Houseplant recommendations for beginners to provide green space during winter

Avery Hough, Life and Arts Reporter

When Melissa Hagen feels stressed about politics or general world events she takes to the garden, often beating bags of soil and potting houseplants.

“(Planting) is my therapy,” Hagen said. “I don’t know how I would have gotten through the last couple years without it.”

Caring for houseplants acts as a remedy for the mind and correlates with reduced stress levels and boosted productivity. As winter draws near and finals season looms, houseplants can serve as an ideal addition to a room for students to maintain high spirits and increase efficiency on assignments.

Hagen manages the houseplants of Tillery Street Plant Company, a local plant nursery in Austin, and owns hundreds of houseplants at her home. With eight years working in the houseplant business under her belt, Hagen prides herself on personally nurturing most of the plants she now sells at Tillery Street Plant Company. The botanist recommends two houseplants for those wanting to brighten up their space.

“Snake plants … come in a lot of different colors,” Hagen said. “They’re for plant (parents) who don’t want to pay too much attention and coddle their plants a lot. …You water it maybe once every two weeks, and you let it dry out between waterings.” Also known as Sansevieria, snake plants present a unique stripe pattern on their leaves and come in a variety of heights, shapes and colors.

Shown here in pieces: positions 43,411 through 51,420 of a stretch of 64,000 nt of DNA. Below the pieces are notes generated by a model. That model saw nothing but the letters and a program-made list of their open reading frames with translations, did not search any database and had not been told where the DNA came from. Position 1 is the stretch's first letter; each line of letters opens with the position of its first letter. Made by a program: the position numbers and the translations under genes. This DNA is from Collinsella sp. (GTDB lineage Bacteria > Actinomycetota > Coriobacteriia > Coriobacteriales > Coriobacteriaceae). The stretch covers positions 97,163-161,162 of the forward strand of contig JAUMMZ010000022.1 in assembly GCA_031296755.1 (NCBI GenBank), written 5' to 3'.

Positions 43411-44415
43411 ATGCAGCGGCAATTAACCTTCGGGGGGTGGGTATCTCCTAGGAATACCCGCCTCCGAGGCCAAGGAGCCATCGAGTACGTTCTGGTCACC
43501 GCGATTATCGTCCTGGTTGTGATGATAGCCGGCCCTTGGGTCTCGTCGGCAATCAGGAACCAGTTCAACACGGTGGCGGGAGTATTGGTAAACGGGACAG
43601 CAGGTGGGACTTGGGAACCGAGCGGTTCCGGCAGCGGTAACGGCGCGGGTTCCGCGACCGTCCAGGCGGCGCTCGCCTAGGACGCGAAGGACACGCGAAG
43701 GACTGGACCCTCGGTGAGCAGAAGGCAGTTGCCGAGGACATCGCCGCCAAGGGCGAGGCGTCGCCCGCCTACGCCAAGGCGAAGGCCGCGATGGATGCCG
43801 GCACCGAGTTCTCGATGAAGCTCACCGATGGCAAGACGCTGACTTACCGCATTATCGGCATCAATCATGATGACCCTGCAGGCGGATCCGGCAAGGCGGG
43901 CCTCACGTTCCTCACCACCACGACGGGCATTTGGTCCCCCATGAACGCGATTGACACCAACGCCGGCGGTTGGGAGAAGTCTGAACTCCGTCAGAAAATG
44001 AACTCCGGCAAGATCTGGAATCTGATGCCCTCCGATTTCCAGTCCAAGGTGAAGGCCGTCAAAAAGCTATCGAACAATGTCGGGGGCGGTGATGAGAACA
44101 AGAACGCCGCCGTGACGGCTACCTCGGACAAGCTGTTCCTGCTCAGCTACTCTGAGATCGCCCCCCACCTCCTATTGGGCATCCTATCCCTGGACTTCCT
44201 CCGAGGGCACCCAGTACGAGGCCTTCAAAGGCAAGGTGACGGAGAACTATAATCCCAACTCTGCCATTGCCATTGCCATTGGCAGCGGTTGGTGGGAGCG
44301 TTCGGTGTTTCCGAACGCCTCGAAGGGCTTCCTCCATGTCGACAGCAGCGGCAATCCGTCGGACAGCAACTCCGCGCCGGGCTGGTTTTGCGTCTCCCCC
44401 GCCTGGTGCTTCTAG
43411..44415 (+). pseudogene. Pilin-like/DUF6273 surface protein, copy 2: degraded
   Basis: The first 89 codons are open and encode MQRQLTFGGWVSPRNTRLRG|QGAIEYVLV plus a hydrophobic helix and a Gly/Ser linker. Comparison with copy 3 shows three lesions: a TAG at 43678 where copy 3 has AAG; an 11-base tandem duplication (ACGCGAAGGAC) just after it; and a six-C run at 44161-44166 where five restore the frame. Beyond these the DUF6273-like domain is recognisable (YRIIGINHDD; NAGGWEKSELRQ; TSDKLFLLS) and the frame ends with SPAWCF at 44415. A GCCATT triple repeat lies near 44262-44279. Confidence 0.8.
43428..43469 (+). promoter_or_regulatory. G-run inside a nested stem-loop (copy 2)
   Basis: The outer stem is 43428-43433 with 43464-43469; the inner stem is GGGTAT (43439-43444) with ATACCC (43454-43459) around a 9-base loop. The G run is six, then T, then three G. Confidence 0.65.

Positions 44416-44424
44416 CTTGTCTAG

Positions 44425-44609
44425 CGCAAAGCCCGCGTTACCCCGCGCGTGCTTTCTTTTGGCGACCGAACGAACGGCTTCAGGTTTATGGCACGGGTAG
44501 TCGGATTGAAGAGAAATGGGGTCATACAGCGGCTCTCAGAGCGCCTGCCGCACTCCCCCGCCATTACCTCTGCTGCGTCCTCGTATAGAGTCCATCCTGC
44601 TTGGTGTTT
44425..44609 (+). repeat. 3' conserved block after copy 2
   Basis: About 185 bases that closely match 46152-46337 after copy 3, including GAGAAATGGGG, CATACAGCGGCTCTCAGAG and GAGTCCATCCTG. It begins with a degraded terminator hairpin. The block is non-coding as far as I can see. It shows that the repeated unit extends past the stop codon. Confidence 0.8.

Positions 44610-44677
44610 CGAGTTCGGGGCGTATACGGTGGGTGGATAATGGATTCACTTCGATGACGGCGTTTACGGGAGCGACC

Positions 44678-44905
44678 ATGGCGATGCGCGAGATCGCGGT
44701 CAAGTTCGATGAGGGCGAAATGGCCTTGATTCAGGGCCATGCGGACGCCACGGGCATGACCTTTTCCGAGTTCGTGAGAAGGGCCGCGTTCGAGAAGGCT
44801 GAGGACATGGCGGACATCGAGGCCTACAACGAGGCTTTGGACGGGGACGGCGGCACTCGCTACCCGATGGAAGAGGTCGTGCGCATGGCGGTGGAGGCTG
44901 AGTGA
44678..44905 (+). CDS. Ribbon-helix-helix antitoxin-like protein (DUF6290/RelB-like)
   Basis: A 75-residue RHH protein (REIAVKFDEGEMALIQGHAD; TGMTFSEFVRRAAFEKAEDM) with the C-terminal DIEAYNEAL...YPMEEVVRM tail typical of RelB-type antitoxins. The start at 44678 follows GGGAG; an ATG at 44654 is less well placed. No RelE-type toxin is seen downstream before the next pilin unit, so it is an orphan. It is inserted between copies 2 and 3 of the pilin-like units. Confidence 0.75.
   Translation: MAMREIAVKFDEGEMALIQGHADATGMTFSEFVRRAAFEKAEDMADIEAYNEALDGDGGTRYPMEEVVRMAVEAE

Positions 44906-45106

For bright rooms that get a lot of sun, Hagen recommends the popular Monstera plant.

“(Monsteras) are also another great plant for just how tough they are,” Hagen said.  “It’s really hard to kill them. … They’re just easy going plants.”

Psychology junior Morgan Lamsfuss spent his whole life around plants. Growing up, he found his passion when his mother cultivated plants all throughout their home.

“(Plants) just give me a little bit of joy in life,” Lamsfuss said.  “When my life isn’t flourishing, at least their lives are.”

Undeclared freshman Lexi Mounger collects houseplants for the aesthetic and pure joy of watching them grow.

“Every room that I look at I’m like, ‘Oh, this needs a plant.’ It just makes a room a little bit brighter,” Mounger said.

Mounger owns a lucky bamboo plant that she has taken care of for two years. She said she advises people wanting to get their first houseplant to find experts and not to shy away from asking questions.

As Hagen continues to sustain her houseplants, she said she hopes more people can learn to appreciate their positive impact.

“We all joke that the nursery is nature’s xanax,” Hagen said. “Plants promote wellbeing, and who doesn’t need that in this day and age?”